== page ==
Fatigue is often referred to as the hidden killer because many drivers are unaware they are experiencing its effects until it is too late.
Fatigue is a major contributing factor to fatal road crashes, but the exact number of crashes involving fatigue may currently be under-reported (Queensland Transport 2006, p10 and 2008, p17).International research suggests that between 15-30% of all road crashes are caused by drivers falling asleep behind the wheel (Lindheim 2008, p34).
High-risk times for fatigue-related crashes appear to be mid-afternoon and between midnight and dawn. Driving on less than five hours’ sleep in the previous 24 hours raises the risk of having a crash threefold (Connor et al. 2002).
Driver fatigue is a major safety issue on Queensland’s roads. This episode of RACQ TV explores the dangers of driving tired.
While fatigue management programs, driving hour restrictions and chain of responsibility legislation have been introduced to address fatigue problems in the heavy vehicle industry, fatigue is particularly difficult to detect and enforce for the private driver.
The ways in which a driver can be monitored and warned of the onset of fatigue are continually being researched and developed. However, until there is widespread availability of reliable technology that enables a driver impaired by fatigue to be alerted and/or detected, public education and advertising campaigns will continue to be necessary to make drivers of all vehicles aware of the dangers and early warning signs of fatigue and what they can do to minimise their risks of driving while tired.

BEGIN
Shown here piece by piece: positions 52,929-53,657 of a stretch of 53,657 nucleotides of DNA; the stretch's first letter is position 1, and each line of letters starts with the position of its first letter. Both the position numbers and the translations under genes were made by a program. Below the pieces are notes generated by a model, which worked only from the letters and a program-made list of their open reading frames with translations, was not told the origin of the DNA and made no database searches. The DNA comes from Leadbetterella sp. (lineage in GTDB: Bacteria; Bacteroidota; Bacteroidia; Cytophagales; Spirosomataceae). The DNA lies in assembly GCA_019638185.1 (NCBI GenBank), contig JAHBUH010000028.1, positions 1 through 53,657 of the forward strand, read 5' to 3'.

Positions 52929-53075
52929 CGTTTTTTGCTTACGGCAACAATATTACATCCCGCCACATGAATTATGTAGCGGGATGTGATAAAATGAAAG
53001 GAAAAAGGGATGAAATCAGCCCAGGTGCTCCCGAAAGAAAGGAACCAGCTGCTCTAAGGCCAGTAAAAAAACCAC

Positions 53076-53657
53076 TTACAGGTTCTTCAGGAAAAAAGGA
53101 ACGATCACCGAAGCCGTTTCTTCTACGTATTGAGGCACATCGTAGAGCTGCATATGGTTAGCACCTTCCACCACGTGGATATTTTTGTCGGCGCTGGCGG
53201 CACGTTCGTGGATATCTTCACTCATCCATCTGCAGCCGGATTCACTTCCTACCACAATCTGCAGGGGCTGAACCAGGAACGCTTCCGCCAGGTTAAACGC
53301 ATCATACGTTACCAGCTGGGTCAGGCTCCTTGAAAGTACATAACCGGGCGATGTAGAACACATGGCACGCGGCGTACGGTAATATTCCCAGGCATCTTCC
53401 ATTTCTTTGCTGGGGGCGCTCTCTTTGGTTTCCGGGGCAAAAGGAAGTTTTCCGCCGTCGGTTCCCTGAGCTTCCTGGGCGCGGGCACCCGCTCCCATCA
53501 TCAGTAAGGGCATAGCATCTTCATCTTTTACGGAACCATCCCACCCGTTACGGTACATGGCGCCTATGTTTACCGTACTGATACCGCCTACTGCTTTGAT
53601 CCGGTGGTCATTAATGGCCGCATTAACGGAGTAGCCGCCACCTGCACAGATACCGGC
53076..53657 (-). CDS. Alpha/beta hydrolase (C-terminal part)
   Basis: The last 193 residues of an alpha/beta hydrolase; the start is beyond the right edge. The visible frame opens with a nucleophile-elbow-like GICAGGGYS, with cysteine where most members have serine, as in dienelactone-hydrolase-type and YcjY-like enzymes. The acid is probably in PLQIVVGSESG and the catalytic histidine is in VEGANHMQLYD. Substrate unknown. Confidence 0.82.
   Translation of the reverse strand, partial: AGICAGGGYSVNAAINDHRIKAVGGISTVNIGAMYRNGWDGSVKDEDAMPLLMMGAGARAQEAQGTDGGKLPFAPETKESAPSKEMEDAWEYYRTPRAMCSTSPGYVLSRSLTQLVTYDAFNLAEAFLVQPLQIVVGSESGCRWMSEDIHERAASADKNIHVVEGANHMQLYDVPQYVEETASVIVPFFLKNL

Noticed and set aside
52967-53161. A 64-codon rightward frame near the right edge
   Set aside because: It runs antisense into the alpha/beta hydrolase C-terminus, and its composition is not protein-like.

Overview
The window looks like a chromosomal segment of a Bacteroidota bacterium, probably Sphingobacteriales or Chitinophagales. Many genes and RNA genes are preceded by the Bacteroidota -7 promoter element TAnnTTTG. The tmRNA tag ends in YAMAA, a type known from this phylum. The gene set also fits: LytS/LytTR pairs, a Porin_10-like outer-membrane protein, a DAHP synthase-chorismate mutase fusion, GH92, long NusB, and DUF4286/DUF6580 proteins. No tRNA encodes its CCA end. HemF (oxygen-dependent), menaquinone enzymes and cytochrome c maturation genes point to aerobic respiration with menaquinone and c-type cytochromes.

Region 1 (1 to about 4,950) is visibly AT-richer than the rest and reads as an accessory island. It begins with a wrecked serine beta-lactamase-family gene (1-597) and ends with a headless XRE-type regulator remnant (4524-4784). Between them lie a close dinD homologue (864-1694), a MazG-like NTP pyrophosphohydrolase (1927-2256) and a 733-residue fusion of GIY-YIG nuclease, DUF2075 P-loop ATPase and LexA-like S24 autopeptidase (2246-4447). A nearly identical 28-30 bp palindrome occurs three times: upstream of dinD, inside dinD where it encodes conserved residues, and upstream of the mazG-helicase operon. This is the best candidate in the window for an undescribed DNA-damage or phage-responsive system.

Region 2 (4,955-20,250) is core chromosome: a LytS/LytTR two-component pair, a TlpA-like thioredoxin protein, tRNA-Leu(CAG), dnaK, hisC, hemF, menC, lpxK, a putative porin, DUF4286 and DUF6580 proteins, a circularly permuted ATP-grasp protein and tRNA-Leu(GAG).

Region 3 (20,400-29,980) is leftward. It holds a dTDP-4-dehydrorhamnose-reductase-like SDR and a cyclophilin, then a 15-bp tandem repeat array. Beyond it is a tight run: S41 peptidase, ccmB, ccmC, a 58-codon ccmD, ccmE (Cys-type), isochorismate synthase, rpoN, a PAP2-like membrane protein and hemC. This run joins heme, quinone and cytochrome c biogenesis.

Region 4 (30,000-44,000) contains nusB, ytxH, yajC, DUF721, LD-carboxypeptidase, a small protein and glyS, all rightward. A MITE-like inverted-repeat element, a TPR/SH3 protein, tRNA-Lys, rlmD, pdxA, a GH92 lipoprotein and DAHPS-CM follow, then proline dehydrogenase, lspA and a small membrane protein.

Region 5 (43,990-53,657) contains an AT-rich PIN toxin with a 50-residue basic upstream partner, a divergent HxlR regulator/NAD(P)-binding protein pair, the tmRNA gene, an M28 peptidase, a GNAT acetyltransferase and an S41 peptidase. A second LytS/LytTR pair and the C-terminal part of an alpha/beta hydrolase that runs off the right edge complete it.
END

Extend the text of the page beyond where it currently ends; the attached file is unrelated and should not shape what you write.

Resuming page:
Other current and past measures used in Queensland to combat fatigue-related crashes include education and advertising campaigns, engineering approaches such as adding rest areas, rumble strips, road duplication, crash barriers, audio-tactile line-marking and better road shoulders, the driver reviver program and fatigue management programs for heavy vehicle drivers.
It is important to keep in mind that many of these measures only help reduce the risk of having a fatigue-related crash. There needs to be a conscious effort to address the core problem i.e., that quality sleep remains the only real cure or preventative measure for fatigue.
The best way to avoid fatigue crashes is to PLAN:
Australian Transport Council 2008, National Road Safety Action Plan 2009 and 2010, Australian Transport Council, Canberra, ACT, Australia.
Connor, J., Norton, R., Ameratunga, S., Robinson, E., Civil, I., Dunn, R., Bailey, J., and Jackson, R. 2002, ‘Driver sleepiness and risk of serious injury to car occupants; population based case control study’, British Medical Journal, Vol. 324: 1125.
Data Analysis Unit 2009, Personal Correspondence to RACQ, 03/06/09, Queensland Transport, Brisbane, QLD, Australia.
Green, M. 2008, ‘Fatigue in Traffic’ from Green, M. (Ed), Nordic Road and Transport Research No. 2 2008, VTI, Linköping, Sweden.
Lindheim, C.W., 2008, ‘Traffic Safety Campaigns in Norway’ from Green, M. (Ed), Nordic Road and Transport Research No. 2 2008, VTI, Linköping, Sweden.
Queensland Transport 2006, Queensland Road Safety Action Plan 2006-2007: safe4life, Queensland Government, Brisbane, Queensland, Australia.
Queensland Transport 2008, Queensland Road Safety Action Plan 2008-2009: safe4life, Queensland Government, Brisbane, Queensland, Australia.